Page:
Living Data: <br> Relationship

WARNING: Aboriginal and Torres Strait Islander viewers are warned
that this program contains images and voices of deceased persons.

Living Data:

2017 Conversations

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"Few will doubt that humankind has created a planet-sized problem for itself.
No one wished it so, but we are the first species to become a geophysical force,
altering Earth's climate, a role previously reserved for tectonics, sun flares, and glacial cycles."
E. O. Wilson, 1998. Consilience: The Unity of Knowledge
p. 277-278


Monday 13th March 2017.

Artist and social scientist Dr Jeremy Walkertells how he first trained to be an artist
and then as a writer about climate change and the history and philosophy of science.

Jeremy is Lecturer in Environment, Culture and Society in the Social and Political Sciences Program at the University of Technology Sydney (UTS). He holds a Bachelor of Fine Arts from the University of New South Wales, a BA Communications (Social Inquiry, Hons) from UTS, and a PhD (History and Philosophy of Science) from UTS.


LR: So these are your drawings...

JW: Yeah. That's Mootwingee, yeah.
The thing that struck me about art school was that I went to do landscape and figure - quite traditional genres - but I was always moved by beauty more than anything else and that's where I found it, so then I kind of began to realise how impoverished the land was, and how much of its history was hidden in it, but then at the same time that motivation for art making was very much frowned upon when I was at art school... the pleasure in finding beauty and things like that. That kind of romantic impulse was really looked down upon. You had to be very clever and conceptual and somehow to be related to detaching the signifier from the signified, or something like that.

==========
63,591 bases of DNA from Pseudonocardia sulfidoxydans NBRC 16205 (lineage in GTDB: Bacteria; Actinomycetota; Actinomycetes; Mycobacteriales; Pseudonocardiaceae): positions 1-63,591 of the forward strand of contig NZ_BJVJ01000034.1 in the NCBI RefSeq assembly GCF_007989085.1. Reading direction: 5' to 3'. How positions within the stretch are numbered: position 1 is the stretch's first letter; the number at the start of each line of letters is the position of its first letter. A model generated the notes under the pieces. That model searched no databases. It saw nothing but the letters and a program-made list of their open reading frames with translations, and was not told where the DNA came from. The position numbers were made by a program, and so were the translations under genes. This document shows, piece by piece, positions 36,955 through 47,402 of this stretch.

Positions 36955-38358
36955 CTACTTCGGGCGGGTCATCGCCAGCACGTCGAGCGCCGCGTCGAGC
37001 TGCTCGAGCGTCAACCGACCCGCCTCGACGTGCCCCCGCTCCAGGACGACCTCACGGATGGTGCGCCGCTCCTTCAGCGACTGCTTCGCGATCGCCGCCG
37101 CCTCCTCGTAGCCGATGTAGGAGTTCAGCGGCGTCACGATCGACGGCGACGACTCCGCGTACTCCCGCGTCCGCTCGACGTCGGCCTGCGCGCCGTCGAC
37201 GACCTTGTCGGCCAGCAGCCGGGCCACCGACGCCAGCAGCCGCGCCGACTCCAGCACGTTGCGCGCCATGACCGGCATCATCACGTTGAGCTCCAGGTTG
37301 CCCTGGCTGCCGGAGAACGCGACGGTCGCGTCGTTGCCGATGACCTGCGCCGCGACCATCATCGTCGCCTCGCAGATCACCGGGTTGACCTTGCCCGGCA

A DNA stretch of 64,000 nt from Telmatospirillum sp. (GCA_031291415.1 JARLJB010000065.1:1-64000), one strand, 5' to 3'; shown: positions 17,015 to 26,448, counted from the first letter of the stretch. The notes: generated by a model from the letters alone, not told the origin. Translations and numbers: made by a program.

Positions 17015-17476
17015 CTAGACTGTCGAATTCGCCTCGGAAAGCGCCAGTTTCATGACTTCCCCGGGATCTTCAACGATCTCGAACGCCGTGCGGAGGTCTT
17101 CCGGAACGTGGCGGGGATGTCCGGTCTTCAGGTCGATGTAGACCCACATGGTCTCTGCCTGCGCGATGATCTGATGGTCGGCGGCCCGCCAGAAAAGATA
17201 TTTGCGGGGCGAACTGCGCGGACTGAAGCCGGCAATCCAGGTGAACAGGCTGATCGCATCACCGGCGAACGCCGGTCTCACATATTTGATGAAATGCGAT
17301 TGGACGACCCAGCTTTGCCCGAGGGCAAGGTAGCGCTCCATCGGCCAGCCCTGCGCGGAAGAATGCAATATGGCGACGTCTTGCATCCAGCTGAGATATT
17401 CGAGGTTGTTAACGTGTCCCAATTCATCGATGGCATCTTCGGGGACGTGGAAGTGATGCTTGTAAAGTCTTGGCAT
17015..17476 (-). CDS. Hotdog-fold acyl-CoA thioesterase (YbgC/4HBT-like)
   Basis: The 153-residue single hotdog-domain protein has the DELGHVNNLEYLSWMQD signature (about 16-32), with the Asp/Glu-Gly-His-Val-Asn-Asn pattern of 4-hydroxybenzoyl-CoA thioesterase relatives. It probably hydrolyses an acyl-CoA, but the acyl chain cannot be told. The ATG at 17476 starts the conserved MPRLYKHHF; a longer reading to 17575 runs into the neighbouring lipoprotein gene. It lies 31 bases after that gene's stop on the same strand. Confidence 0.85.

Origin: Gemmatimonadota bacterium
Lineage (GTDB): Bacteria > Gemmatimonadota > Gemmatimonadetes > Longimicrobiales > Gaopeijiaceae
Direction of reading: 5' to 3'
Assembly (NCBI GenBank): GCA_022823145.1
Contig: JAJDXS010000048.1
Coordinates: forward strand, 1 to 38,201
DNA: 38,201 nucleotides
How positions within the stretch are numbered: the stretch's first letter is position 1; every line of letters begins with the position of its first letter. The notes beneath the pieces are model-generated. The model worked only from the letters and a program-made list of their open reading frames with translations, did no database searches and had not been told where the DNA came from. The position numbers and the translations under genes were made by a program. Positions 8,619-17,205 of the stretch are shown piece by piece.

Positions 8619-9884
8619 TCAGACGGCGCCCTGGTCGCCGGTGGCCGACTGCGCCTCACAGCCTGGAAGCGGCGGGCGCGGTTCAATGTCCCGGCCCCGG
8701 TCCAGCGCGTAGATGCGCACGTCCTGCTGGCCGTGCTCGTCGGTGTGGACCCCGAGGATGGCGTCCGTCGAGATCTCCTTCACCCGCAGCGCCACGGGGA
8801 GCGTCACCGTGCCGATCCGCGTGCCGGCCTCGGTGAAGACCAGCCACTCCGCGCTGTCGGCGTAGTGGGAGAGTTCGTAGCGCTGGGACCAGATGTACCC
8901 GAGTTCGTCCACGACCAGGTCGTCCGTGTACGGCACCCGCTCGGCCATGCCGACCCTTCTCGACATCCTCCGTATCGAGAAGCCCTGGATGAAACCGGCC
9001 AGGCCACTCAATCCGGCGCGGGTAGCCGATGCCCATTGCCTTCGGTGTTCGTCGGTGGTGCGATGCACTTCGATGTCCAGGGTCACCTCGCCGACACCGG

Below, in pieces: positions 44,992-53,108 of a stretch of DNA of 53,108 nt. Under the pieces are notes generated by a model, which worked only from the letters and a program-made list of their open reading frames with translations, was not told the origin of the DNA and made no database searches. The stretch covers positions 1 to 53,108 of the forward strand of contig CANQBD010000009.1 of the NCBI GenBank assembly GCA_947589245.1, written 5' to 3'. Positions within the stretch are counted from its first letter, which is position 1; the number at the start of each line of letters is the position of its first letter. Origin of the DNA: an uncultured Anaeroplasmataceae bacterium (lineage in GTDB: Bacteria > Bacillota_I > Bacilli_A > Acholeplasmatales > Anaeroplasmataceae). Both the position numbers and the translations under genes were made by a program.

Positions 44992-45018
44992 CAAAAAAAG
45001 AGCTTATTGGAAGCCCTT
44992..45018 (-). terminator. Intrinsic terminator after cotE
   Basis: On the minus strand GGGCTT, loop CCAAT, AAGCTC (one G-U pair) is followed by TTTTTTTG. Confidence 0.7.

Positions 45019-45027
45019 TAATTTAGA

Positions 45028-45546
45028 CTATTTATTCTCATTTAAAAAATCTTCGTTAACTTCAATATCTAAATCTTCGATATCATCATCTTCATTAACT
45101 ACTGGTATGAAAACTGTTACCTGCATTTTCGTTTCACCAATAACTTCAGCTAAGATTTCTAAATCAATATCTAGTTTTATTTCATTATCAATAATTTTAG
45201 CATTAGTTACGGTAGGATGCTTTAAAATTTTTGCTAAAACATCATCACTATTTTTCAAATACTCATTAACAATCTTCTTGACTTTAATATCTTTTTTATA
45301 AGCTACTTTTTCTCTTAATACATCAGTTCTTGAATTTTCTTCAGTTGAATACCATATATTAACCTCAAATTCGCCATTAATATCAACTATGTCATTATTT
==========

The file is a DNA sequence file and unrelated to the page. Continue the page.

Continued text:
I kind of believe in the beauty of the world, the aesthetic response to the world, and whatever responsibility comes in behind that... That's how I ended up here in the social and political sciences.

The very idea of the environment always struck me as a very strange idea, because it's somehow 'over there' or 'outside', but is always for me present inside as much as it is over there and outside. I was disappointed with the art education I got. Some of it was very good, but it didn't really align with what I was thinking of at the time. Particularly the scepticism of the post-modernists towards science in general, but environmental politics in particular, I found that quite strange and bizarre so I came back [to study] and wrote a social science paper to try and work those problems out. I ended up leaving the art world behind I suppose, for a while, and did a Doctorate in the History and Philosophy of Science, particularly history and philosophy of economics, ecology and energy physics, because that's where climate change is happening. It's happening in the way that the laws of physics interact with the biological and geological history of the earth, and the way that we ... so, yeah, I'm quite fascinated by that still, and that's what I'm writing about still.

But coming from the arts, I've never lost the interest in ... the sense that it's really in the arts that things become meaningful... yeah, so that's why I'm involved in that side of things as much as I can be.